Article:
I didn’t vote for Clinton. I didn’t vote for Trump. Waking up this morning, I feel neither guilt nor excitement for the way the election played out last night. Here in Oregon, my vote ultimately did not impact what was effectively guaranteed to be a double-digit Clinton victory in this state. My vote for the Green Party also fell short in a losing effort in trying to reach 5% of the popular vote. My political battles have always been rather Sisyphean, but I think that might also put me in a position as someone who has dealt with plenty of election grief to extend a hand out to friends, family, acquaintances, comrades, and even those of you who hate my guts today.
The sentiment that elected Trump into office last night is far more nuanced and complex than merely asserting that hate and prejudice are embedded in the American condition. Obviously they are present in abundance, but this explanation — while convenient — is far too simplistic in and of itself to articulate why Trump is the president-elect today. Asserting hate and prejudice to be exclusive to the GOP is foolhardy, and chalking his victory up to hate alone is chauvinistic at best.
Yes, Trump has said some abysmal things over the course of the past 18 months. I have no intention whatsoever to ever excuse his rhetoric, or his track record either. But I’m also not going to immediately cast blanket aspersions over his voters, for this demographic is certainly an indelible component of my family and groups of friends. To denigrate rather than trying to understand would only prove more divisive in an already divisive time.
The same wave of populist anger that swept Bernie Sanders through the primaries was evident in the rise of Trump. The GOP was forced to give into that groundswell by the sheer force of Trump’s run through the primaries. Able to pick off a 16-strong field of hopefuls, it was textbook divide-and-conquer on his part to take over the party apparatus. Once Martin O’Malley dropped out early, Sanders didn’t have the traction to quite get over the top in a more classic party primary situation.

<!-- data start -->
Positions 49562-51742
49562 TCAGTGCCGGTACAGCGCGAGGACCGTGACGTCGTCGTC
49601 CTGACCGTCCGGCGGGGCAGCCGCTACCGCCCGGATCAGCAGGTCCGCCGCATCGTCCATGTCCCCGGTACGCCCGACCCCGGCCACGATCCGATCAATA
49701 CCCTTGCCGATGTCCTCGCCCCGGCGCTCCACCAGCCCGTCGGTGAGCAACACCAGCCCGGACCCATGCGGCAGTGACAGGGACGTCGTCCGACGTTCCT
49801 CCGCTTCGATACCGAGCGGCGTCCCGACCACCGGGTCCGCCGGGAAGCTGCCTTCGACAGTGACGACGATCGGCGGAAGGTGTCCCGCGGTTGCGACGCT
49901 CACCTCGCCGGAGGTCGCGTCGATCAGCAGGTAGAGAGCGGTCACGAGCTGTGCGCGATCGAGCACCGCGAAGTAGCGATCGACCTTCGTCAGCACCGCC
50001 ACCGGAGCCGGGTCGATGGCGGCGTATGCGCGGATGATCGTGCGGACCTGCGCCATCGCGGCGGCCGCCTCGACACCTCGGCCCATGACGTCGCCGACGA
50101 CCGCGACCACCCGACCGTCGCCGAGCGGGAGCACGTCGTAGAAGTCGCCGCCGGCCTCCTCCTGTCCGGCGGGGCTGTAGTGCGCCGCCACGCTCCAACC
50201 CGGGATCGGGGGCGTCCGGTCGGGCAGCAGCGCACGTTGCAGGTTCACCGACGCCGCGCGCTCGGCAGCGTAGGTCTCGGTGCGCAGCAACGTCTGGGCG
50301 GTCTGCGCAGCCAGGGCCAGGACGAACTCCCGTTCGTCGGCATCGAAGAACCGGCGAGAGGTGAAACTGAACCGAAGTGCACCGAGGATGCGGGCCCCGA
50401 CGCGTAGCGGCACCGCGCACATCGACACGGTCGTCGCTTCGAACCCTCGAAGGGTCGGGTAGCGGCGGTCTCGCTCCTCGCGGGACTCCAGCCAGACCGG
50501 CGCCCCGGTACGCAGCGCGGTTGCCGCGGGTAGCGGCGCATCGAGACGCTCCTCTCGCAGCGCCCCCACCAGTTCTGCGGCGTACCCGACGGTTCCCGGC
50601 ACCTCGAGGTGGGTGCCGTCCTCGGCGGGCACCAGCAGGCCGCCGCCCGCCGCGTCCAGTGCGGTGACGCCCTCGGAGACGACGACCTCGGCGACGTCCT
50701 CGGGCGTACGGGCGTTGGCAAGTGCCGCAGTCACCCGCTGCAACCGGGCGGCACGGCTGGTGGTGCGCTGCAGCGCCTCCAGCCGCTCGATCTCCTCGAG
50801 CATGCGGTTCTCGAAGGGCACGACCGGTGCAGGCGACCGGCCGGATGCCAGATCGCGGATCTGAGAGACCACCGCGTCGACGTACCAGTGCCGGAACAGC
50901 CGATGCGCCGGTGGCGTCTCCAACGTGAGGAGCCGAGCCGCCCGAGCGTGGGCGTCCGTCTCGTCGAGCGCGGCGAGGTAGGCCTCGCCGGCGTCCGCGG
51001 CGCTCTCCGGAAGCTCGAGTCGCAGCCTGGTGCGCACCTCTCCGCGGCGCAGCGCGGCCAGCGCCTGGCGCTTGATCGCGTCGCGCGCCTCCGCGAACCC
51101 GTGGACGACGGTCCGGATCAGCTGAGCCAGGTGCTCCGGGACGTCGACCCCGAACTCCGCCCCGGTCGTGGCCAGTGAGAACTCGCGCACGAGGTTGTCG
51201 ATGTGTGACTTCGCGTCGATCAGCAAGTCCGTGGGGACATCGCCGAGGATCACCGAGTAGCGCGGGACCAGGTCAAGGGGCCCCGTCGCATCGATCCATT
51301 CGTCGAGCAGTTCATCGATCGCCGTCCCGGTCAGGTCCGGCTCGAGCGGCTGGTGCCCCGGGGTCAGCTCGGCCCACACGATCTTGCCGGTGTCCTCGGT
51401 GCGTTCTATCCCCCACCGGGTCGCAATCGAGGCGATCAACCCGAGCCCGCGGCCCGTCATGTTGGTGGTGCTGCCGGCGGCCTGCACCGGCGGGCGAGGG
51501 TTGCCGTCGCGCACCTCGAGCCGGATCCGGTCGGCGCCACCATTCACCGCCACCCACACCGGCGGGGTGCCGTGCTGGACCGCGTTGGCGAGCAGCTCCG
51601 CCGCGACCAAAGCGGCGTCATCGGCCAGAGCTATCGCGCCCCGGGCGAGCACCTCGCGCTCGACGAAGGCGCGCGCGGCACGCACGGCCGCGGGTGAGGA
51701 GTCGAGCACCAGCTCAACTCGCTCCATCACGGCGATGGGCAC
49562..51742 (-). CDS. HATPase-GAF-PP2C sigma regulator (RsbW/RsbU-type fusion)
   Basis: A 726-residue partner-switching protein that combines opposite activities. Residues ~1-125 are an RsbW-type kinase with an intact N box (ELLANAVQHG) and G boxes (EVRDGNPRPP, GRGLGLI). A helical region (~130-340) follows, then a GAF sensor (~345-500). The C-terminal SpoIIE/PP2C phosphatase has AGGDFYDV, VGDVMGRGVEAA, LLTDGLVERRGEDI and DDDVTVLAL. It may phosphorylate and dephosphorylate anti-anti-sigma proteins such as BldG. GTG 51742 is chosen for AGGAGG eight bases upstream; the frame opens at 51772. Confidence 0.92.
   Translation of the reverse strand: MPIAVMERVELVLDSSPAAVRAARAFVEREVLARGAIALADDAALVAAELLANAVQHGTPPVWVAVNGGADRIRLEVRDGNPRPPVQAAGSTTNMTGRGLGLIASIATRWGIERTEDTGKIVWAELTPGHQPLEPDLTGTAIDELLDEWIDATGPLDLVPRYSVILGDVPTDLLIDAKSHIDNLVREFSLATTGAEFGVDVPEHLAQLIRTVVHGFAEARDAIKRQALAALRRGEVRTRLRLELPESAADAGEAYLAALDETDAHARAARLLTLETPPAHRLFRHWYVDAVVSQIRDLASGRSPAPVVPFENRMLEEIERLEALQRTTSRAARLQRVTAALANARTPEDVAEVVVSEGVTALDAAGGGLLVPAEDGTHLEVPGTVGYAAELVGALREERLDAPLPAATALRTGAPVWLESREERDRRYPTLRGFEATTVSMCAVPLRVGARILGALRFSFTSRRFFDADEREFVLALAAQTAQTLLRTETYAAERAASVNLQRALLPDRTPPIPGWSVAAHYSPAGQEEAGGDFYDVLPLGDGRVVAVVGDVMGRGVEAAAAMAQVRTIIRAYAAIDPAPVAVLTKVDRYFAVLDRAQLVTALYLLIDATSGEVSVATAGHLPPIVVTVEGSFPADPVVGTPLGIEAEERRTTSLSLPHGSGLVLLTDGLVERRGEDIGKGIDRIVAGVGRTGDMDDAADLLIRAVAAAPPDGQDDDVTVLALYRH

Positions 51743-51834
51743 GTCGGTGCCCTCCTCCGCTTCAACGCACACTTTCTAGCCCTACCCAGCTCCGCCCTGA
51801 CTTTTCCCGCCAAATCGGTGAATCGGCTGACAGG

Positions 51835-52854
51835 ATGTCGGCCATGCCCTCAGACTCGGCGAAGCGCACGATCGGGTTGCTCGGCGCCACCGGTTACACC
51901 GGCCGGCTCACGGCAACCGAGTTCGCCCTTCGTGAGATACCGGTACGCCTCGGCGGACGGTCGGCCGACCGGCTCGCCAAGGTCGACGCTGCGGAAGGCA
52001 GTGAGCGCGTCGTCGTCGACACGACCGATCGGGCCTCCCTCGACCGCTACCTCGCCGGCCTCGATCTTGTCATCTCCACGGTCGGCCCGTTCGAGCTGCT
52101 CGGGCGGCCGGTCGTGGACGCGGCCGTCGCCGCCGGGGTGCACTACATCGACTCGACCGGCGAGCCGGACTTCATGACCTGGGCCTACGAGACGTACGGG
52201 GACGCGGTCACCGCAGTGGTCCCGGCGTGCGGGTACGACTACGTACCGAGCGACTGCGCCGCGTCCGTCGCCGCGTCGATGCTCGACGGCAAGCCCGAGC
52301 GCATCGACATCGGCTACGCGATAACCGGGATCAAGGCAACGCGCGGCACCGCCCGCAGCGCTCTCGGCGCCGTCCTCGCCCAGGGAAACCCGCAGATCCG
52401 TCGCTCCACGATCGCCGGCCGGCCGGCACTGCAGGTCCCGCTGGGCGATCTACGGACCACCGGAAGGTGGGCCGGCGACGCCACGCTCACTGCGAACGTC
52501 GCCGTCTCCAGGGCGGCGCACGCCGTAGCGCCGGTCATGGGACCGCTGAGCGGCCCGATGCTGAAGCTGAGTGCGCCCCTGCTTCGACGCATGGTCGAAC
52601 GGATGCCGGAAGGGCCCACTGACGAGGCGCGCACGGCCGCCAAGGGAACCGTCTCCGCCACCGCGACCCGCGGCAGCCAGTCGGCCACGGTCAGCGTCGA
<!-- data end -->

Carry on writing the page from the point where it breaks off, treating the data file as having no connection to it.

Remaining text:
No, Trump supporters weren’t motivated by hate alone. What motivated many that I know was not even necessarily hate at all but rather fear. Their motivator was the fear of a status quo that has resulted in historic economic growth that has resulted merely in historic income inequalities. It is a fear of watching one’s voice subsumed completely into a corporatist culture that is present on all sides of the political spectrum.
Clinton promised a continuation of extant policies that resulted in incremental gains falling unequally across the classes. Trump promised something different, for better or for worse, and that was enough to put him over the top. I heard plenty of friends and family talking about how we would have to maintain pressure on Clinton to adopt and implement progressive positions and hold those positions once in office. The same simply holds true for the other side, and it requires going beyond the pettiness of trying to assess blame. We should seek to understand, not denigrate.
It cannot also be discounted that, in a political landscape where we still operate by Electoral College rather than popular vote, the regional divide was all too evident in this year’s election. I saw several memes last night that joked about giving back the Louisiana Purchase, and while offering a bit of levity to many who were genuinely depressed by the election results, it only perpetuates an us-versus-them mentality.
So if you’re one of my Clinton-supporting friends enmeshed in malaise today, please remember that an election is only the recommencement of a battle that spans through a lifetime. If you are one of my Trump-supporting friends basking in the glow of victory, please remember that the president-elect effectively received a mandate from one-seventh of the American populace last night and that you too still have work to do as well. And to those like myself who voted for one of the alternatives on the ballot, we too must remember that our own battles for 5% of the vote are both valid and yet only one part of a broader political strategy.
No matter who you voted for this year, I invite you into a broader discussion of what we really want the United States of America to look like in the 21st century and beyond. How can we make our system work more effectively for everyone involved in the national project? How can we begin to quell these fears that have driven so much of this election cycle? Let’s go beyond blame and guilt and find what it means to TRULY be “stronger together” for a change…
Zach can be found here on all things sports
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